Ccaccaccollo Women's Weaving Co-op
When Planeterra first developed a partnership with the women in the Ccaccaccollo community, the cooperative was run by only 3 women – today, the cooperative is owned by 46 women. Planeterra funded training programs to help bring back the weaving traditions that had been lost over the previous generations as there wasn’t a way to earn a significant income.
Through our partnership and a connection to travellers, the Ccaccaccollo Women’s Weaving Co-op has been able to contribute to their families’ income. The women who have been with the project since the beginning report that all of their children study in university. Those involved in the cooperative are the first generation to be completely literate in Spanish. Today, the community is using tourism as a tool to protect and preserve natural and cultural resources and express, share, develop, and pursue their traditions.
Due to the success of the Co-op, they have since opened a Community Homestay.
The community of Ccaccaccollo is an Indigenous community located in the Andean area of Cuzco, Perú. It is inhabited primarily by 140 Quechua speaking families. Despite the close proximity to Cuzco and Machu Picchu, and the thousands of tourists that visit these sites each year, very few communities from the surrounding countryside benefit from tourism. The Ccaccaccollo community maintains a traditional way of life and many work in agriculture. Like many communities around the world, women are frequently excluded from educational and economic opportunities.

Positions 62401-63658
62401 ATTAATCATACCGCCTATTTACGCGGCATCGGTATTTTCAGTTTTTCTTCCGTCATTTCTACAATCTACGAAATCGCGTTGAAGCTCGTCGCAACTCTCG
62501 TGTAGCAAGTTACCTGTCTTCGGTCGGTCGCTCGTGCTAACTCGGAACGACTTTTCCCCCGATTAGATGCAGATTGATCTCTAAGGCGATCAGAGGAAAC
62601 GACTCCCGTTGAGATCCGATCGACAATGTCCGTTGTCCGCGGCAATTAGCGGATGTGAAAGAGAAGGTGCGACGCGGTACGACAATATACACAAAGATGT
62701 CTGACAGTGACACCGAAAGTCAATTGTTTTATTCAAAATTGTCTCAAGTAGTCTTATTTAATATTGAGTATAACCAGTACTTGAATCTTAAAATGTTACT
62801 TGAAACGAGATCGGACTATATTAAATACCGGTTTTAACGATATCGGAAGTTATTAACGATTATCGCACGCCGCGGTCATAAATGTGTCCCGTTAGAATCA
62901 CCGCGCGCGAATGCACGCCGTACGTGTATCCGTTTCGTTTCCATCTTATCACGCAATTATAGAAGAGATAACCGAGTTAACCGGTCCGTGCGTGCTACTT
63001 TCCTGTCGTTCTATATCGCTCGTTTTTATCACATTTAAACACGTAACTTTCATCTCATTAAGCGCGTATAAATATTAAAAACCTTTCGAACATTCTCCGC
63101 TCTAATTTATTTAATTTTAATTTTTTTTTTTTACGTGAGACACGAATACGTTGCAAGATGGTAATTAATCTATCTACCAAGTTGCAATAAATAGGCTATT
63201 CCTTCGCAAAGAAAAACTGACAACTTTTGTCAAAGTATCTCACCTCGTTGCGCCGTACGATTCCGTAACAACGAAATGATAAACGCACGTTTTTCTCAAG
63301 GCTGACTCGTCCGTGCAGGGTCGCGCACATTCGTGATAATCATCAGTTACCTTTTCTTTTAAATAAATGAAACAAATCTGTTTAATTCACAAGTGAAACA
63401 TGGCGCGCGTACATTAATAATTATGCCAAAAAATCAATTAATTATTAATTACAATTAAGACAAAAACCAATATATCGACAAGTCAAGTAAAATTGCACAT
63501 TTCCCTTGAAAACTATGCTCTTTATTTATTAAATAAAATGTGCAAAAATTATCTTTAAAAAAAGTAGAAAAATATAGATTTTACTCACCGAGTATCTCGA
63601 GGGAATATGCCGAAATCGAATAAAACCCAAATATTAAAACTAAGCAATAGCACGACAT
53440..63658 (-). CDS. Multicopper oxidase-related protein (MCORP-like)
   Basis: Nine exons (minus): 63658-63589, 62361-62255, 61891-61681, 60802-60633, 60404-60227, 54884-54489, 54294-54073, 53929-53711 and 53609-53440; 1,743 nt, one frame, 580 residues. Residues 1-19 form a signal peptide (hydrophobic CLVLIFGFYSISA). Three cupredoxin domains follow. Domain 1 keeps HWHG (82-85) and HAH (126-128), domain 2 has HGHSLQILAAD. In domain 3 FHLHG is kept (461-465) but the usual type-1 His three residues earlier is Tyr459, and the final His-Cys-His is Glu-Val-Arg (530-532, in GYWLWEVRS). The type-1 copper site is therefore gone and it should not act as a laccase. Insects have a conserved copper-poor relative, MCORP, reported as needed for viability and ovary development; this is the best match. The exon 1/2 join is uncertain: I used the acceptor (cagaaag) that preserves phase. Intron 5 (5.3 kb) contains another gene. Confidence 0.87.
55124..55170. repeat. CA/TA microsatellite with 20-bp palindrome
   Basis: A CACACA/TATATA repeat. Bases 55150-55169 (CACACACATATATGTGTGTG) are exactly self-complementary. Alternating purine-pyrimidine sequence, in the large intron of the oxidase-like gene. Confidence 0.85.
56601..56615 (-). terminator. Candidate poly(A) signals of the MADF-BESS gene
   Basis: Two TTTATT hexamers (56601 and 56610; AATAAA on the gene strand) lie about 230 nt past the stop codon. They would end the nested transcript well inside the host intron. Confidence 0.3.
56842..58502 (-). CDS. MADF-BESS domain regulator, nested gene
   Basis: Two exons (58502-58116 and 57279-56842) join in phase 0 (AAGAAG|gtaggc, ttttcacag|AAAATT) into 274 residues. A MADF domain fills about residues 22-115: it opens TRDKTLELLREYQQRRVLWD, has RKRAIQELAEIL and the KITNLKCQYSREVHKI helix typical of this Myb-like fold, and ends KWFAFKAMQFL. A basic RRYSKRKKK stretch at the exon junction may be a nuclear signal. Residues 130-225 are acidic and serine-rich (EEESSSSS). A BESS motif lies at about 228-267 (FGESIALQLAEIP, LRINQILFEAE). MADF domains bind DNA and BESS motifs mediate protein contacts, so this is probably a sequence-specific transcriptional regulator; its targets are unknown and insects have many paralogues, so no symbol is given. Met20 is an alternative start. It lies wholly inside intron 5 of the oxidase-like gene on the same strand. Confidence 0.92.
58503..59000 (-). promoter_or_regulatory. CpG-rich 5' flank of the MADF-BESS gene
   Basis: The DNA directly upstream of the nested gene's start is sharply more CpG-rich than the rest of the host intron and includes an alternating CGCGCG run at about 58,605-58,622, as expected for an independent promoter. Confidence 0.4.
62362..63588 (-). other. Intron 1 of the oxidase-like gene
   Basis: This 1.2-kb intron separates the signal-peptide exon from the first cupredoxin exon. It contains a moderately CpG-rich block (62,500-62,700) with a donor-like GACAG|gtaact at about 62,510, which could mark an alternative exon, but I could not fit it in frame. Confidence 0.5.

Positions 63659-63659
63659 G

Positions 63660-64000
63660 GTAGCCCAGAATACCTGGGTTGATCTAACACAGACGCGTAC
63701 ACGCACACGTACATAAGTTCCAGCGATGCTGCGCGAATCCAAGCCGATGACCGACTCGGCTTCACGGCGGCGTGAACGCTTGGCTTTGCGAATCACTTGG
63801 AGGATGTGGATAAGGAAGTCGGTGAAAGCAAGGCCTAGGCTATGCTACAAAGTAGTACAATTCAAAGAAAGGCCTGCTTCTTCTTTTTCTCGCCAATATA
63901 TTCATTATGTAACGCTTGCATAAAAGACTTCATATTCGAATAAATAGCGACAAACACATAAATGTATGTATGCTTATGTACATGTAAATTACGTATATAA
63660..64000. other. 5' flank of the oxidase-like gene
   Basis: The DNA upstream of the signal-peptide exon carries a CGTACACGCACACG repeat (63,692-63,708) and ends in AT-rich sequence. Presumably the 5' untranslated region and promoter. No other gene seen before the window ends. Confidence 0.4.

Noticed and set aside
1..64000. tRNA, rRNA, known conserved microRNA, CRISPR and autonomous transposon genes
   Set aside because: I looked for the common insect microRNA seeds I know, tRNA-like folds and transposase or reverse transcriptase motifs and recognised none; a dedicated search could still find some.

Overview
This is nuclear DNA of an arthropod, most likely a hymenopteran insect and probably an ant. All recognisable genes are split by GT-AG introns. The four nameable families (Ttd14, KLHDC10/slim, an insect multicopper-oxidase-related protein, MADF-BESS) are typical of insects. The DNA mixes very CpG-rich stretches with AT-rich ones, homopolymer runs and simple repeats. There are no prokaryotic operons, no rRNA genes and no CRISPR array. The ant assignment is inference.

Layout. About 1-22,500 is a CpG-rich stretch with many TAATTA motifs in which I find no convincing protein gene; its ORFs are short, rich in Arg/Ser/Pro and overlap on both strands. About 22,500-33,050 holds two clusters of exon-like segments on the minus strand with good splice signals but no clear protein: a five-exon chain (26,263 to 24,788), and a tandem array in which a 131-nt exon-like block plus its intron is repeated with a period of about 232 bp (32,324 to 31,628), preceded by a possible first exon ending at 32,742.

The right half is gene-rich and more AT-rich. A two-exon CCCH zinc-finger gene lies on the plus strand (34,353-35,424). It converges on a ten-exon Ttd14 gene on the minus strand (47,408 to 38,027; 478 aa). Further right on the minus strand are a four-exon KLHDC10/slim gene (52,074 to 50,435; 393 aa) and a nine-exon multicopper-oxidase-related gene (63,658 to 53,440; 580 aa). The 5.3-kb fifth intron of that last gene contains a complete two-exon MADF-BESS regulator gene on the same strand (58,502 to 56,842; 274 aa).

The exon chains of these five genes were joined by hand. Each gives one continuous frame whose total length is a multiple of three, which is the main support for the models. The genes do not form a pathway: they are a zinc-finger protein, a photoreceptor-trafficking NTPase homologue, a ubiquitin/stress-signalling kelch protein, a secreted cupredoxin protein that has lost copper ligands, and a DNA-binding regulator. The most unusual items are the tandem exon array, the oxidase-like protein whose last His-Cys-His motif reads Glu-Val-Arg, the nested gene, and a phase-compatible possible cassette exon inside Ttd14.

Since 2005, Planeterra developed a partnership with the Ccaccaccollo community to develop a women’s weaving cooperative, to create economic opportunities for the women of this community. Planeterra implemented capacity building programs, built facilities and purchased equipment for the co-op. Planeterra supported the women with new methods of production that would make items more desirable to travellers (smaller, less expensive items such as hats, socks and sweaters that can be used on the treks in the area), while also maintaining their traditional weaving methods made from llama and alpaca wool.